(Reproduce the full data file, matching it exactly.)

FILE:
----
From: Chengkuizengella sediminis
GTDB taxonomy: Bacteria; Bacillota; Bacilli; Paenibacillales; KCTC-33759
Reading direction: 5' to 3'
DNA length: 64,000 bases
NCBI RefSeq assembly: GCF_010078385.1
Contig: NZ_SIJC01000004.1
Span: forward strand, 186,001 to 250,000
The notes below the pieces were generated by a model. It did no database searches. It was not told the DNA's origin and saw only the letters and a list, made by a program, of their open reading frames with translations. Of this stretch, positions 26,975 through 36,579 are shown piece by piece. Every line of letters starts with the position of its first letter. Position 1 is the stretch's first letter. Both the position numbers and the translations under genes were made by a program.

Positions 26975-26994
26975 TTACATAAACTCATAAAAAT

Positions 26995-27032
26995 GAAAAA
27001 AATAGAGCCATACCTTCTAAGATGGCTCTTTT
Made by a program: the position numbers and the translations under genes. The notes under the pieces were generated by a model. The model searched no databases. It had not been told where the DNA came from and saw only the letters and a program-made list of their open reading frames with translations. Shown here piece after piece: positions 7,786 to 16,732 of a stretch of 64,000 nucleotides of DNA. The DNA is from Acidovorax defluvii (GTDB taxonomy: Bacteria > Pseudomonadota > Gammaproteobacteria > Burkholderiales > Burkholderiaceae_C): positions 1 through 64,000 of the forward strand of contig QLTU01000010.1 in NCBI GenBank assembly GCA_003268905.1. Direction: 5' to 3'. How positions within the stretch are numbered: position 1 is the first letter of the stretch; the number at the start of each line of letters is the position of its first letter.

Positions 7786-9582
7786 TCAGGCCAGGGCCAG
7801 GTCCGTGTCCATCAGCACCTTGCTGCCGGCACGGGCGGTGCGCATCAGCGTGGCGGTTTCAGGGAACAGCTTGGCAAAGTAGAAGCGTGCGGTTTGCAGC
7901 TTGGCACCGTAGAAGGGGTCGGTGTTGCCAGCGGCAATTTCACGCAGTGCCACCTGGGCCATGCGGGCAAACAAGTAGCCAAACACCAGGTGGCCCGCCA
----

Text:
From: Chengkuizengella sediminis
GTDB taxonomy: Bacteria; Bacillota; Bacilli; Paenibacillales; KCTC-33759
Reading direction: 5' to 3'
DNA length: 64,000 bases
NCBI RefSeq assembly: GCF_010078385.1
Contig: NZ_SIJC01000004.1
Span: forward strand, 186,001 to 250,000
The notes below the pieces were generated by a model. It did no database searches. It was not told the DNA's origin and saw only the letters and a list, made by a program, of their open reading frames with translations. Of this stretch, positions 26,975 through 36,579 are shown piece by piece. Every line of letters starts with the position of its first letter. Position 1 is the stretch's first letter. Both the position numbers and the translations under genes were made by a program.

Positions 26975-26994
26975 TTACATAAACTCATAAAAAT

Positions 26995-27032
26995 GAAAAA
27001 AATAGAGCCATACCTTCTAAGATGGCTCTTTT
Made by a program: the position numbers and the translations under genes. The notes under the pieces were generated by a model. The model searched no databases. It had not been told where the DNA came from and saw only the letters and a program-made list of their open reading frames with translations. Shown here piece after piece: positions 7,786 to 16,732 of a stretch of 64,000 nucleotides of DNA. The DNA is from Acidovorax defluvii (GTDB taxonomy: Bacteria > Pseudomonadota > Gammaproteobacteria > Burkholderiales > Burkholderiaceae_C): positions 1 through 64,000 of the forward strand of contig QLTU01000010.1 in NCBI GenBank assembly GCA_003268905.1. Direction: 5' to 3'. How positions within the stretch are numbered: position 1 is the first letter of the stretch; the number at the start of each line of letters is the position of its first letter.

Positions 7786-9582
7786 TCAGGCCAGGGCCAG
7801 GTCCGTGTCCATCAGCACCTTGCTGCCGGCACGGGCGGTGCGCATCAGCGTGGCGGTTTCAGGGAACAGCTTGGCAAAGTAGAAGCGTGCGGTTTGCAGC
7901 TTGGCACCGTAGAAGGGGTCGGTGTTGCCAGCGGCAATTTCACGCAGTGCCACCTGGGCCATGCGGGCAAACAAGTAGCCAAACACCAGGTGGCCCGCCA